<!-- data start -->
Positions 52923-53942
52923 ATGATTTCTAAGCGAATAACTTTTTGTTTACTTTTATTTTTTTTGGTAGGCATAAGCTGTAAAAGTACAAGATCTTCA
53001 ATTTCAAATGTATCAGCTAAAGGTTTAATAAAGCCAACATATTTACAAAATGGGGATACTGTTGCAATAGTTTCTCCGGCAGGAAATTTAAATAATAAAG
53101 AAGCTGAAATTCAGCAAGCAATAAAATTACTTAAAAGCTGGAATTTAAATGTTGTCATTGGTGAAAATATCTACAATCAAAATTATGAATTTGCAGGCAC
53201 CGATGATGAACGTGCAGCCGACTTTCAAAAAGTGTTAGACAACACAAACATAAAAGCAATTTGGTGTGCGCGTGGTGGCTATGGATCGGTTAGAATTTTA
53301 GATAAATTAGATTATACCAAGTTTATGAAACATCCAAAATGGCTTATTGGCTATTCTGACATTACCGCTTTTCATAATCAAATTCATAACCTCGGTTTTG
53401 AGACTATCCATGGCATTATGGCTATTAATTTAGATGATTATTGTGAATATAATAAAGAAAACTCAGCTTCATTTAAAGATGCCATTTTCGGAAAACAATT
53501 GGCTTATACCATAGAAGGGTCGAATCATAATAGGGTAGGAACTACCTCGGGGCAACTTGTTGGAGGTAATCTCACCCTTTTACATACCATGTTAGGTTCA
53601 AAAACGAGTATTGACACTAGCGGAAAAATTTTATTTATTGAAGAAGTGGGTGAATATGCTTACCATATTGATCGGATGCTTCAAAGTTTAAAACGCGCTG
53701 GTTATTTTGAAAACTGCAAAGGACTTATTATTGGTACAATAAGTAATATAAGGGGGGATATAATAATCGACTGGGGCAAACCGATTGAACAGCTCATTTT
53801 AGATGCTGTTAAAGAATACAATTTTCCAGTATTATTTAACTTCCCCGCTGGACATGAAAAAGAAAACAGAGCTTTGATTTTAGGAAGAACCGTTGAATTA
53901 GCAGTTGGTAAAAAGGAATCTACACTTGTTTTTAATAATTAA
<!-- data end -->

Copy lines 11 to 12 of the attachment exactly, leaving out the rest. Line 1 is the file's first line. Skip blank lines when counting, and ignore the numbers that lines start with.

53801 AGATGCTGTTAAAGAATACAATTTTCCAGTATTATTTAACTTCCCCGCTGGACATGAAAAAGAAAACAGAGCTTTGATTTTAGGAAGAACCGTTGAATTA
53901 GCAGTTGGTAAAAAGGAATCTACACTTGTTTTTAATAATTAA